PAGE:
Finlay, who died in 2006 was a prolific artist and poet and the garden combines the two in his concrete poetry – literally, as the shapes and lines and the choice of different fonts and sizes, as well as the meaning of the words are carved into stone, not by him but by craftsmen collaborators. There are some 275 pieces around the garden. If that sounds a tad overwhelming the space absorbs them well and although it feels like an art gallery it also still feels like a garden. The artworks have several themes, amongst them the French Revolution, WWII, and pre-Socratic views of the nature of the world. The garden is divided into eleven elements including an allotment, a wild garden, a Roman garden and an area called The English Parkland. There are many striking inscriptions and sculptures, not least the one overlooking the lochan (small loch) set out on eleven large stones saying ‘The present order is the disorder of the future. Saint Just’. Equally dramatic is the stone byre converted into a temple to Apollo with Corinthian and Ionic columns painted onto the front with an inscription ‘To Apollo, his music, his missiles, his muses’ set in one of the more homely elements of the garden the temple pool garden, with a gorgeous lily pond in front of it. Wandering through the wild area by the lochan I came across all kinds of carved inscriptions such as ‘The world has been empty since the Romans. St Just’ (him again). True, but they never got as far as South Lanarkshire; the Antonine Wall is some way south. One of the most charming elements is the series of small flowerpots on a stone shelf, each one with the name of a female French revolutionary and on the wall of the house behind the caption ‘Les femmes de la Revolution’. The house isn’t lived in any more which is a pity and the whole place is quite low key – the lady taking the money sells a few postcards and pamphlets but trade was slow. She did have time to answer my question about the little wooden sign round the back which didn’t look as if it had the mark of the great man about it, saying ‘Morris : Finlay’. Something to do with two great artists perhaps? No, it was to direct the heating oil delivery men to the correct tanks for this and a neighbouring households winter fuel supplies.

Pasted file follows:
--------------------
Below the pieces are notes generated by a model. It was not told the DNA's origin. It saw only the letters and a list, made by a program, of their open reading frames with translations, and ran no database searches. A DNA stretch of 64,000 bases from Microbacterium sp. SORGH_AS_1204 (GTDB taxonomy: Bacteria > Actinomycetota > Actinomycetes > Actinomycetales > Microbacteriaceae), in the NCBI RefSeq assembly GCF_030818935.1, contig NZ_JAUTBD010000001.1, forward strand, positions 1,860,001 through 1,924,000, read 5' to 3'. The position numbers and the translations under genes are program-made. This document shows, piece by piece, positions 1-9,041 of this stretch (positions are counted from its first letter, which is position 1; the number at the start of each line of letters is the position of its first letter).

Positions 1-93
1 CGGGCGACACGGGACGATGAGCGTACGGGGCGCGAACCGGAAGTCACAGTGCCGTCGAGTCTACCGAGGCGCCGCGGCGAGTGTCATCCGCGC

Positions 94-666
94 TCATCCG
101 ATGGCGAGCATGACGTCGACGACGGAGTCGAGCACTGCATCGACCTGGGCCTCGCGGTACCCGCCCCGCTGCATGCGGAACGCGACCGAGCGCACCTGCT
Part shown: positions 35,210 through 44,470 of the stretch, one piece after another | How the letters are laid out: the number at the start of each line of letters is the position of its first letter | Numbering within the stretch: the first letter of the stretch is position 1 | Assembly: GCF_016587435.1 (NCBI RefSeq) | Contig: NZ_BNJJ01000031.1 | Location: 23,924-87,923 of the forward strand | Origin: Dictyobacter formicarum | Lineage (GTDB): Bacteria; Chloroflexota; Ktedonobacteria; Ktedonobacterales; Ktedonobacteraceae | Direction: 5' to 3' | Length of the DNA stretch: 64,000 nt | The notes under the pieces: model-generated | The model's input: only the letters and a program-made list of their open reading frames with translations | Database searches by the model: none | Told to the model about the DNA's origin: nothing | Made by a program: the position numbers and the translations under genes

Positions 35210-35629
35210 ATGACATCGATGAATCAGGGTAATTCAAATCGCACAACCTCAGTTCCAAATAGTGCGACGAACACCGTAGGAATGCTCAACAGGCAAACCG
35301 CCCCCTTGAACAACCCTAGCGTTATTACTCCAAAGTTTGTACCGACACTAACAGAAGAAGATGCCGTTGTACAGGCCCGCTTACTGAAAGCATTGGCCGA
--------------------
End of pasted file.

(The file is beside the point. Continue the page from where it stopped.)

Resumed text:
The summer solstice passed a week ago, even Glastonbury is over, but this year’s elderflower is only just going over now. Its been a cool spring and early summer and there has been a particularly bountiful crop. Now I have a demi-john of the stuff bubbling away in the kitchen, slightly to the amazement of visitors who mostly guess correctly that it is wine-in-the-making, but hardly ever guess that it is elderflower. Elderflower really is the queen of flower wines. The aroma when it is mashing is divine and fills the whole house, and the wine itself is one of the most refreshing and distinctive I know. Of course elderflower don’t have to be used to make wine – the cordial ain’t bad either.
Actually I’ve branched into something new with them this year too – elderflower frittata. Picking the flowerlets before breakfast and then collecting the eggs (such willing hens….) what could be better. So good indeed that it has ended up as a recipe in my forthcoming book The Cowley Road Cookbook, where foraged ingredients play more than just a walk on part.
But back to elderflower wine. After three days mashing, it take at least another month before the contents of the demi-john are fully fermented. Then its time to bottle. And after a few months, drink. My friends Jo and Eric reckon if you can keep some till after the flower burst the next year there is a particularly flowery aftertaste. I’m sure they are right. Its just I never seem to have any last that long!